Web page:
- Maxeon’s Q2/2021 revenues were mainly led by distributed generation rooftop solar segment
- It experienced higher logistics costs and polysilicon prices during the reporting quarter and sees such challenges continuing in H2/2021
- It is planning to develop 3 GW annual Performance line cell and module capacity in the US for which site selection is going on
- For Q3/2021, it has guided for revenues within the range of $220 million to $240 million
Singapore headquartered solar cell and module manufacturer Maxeon Solar Technologies has unveiled plans to develop a 3 GW solar cell and module fab in the US, after previously sharing the capacity as up to 1.8 GW for this location. It will be over and above the 1.8 GW it announced for Mexicali in Mexico and in Malaysia (see Maxeon Solar Shares Plans To Expand Further Into US Market).
Company’s CEO Jeff Waters said Maxeon has submitted an application with the US Department of Energy’s (DOE) Loan Programs Office to support the deployment of the 3 GW fab. Pending its successful negotiation of a DOE loan guarantee and the passage of enabling legislation including the Solar Energy Manufacturing for America Act and the American Jobs in Energy Manufacturing Act of 2021, Maxeon plans to start solar panel production in the US as early as 2023.
At the US fab, it plans to roll out its Performance line solar cells and modules. It is currently in the process of selecting a suitable site.
During Q2/2021, Maxeon shipped 434 MW slightly up from 428 MW in Q2/2020, that brought in revenues of $176 million compared to previous year’s $165 million. It did report a net loss which widened to $-77 million, growing from $-46.5 million. Gross loss narrowed from $-8 million in Q2/2020, to $-2.8 million.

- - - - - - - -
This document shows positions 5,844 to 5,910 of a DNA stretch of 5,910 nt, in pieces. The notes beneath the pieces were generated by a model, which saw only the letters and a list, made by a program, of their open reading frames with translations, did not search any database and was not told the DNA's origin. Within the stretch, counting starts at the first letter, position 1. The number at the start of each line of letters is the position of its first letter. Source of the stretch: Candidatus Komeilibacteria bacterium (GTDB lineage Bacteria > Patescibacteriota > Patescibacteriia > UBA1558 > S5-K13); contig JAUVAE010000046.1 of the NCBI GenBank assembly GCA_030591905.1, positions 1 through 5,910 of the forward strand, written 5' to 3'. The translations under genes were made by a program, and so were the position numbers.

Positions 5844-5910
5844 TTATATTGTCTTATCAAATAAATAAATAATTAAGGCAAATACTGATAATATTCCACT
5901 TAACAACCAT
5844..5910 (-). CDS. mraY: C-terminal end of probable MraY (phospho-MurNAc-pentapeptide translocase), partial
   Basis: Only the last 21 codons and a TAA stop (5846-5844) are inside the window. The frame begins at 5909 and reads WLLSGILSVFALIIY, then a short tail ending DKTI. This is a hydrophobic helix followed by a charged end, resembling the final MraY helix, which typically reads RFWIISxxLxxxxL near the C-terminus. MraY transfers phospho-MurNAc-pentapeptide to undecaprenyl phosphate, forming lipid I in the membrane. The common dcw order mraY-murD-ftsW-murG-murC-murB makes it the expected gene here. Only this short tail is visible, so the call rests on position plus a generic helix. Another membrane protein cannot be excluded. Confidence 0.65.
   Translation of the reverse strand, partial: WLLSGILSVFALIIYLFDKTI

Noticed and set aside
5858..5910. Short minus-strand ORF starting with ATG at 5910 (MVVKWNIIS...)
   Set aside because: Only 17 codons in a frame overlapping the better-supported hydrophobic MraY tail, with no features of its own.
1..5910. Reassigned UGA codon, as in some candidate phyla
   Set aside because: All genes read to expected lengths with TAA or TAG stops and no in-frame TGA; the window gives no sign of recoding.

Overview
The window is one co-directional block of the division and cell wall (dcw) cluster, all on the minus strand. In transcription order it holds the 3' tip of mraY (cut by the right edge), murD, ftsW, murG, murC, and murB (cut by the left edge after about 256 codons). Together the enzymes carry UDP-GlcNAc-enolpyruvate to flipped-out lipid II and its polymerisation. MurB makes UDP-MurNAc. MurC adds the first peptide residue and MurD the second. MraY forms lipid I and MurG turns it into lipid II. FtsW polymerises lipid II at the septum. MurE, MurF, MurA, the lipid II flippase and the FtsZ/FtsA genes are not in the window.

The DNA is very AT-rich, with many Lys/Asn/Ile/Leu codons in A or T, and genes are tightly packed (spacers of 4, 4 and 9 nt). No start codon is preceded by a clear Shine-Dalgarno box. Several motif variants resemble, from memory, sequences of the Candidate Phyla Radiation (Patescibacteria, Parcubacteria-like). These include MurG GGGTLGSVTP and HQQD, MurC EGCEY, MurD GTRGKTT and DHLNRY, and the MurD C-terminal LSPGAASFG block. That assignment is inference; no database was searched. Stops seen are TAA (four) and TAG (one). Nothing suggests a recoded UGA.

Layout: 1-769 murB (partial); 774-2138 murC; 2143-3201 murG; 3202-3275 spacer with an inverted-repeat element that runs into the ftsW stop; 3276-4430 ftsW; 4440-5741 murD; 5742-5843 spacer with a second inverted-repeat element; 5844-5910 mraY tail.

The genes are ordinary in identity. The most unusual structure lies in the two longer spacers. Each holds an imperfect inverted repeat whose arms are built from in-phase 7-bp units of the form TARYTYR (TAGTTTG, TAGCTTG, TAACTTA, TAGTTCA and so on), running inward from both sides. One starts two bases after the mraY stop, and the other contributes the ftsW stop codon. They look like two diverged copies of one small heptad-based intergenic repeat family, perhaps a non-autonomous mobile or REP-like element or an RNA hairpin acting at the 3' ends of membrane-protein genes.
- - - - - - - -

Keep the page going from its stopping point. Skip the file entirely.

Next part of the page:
It is the distributed generation rooftop business that brought in most revenues of $156 million. IBC cell products led the revenues. Among geographies, the EMEA market contributed $92 million to the total revenues, followed by the US/Canada adding $47 million, APAC bringing in $35 million and Mexico/LATAM another $2 million to the total.
According to Waters, DG business performance in the reporting quarter gives the company confidence for even stronger sequential growth in future quarters.
Management confirmed higher logistics costs and polysilicon prices that it believes have ‘plateaued at levels not experienced for years’ and that it continues to face headwinds from a supply chain cost perspective in H2/2021.
“But we are confident that the current disruptions will taper off and the improvements to our operations and our business, including technology upgrades, manufacturing footprint optimization, and prudent cash management, we positioned the company for profitable growth and be a catalyst for additional business opportunities once the situation has normalized,” stated CFO Kai Strohbecke.
In Q3/2021, the company expects to ship between 580 MW to 640 MW capacity bringing in revenues of $220 million to $240 million. It expects a gross loss of $-10 million to $-20 million comprising out-of-market (OOM) polysilicon costs related to polysilicon contracts in the range of $20 million to $23 million.
Strohbecke added that the company plans to take advantage of high prices for polysilicon and ‘opportunistically sell any excess poly that is not consumed’ into its value chain during the quarter, to increase its cash flow.
It is in the process of close the French module fab in Toulouse which will result in restructuring charges of between $3 million to $4 million.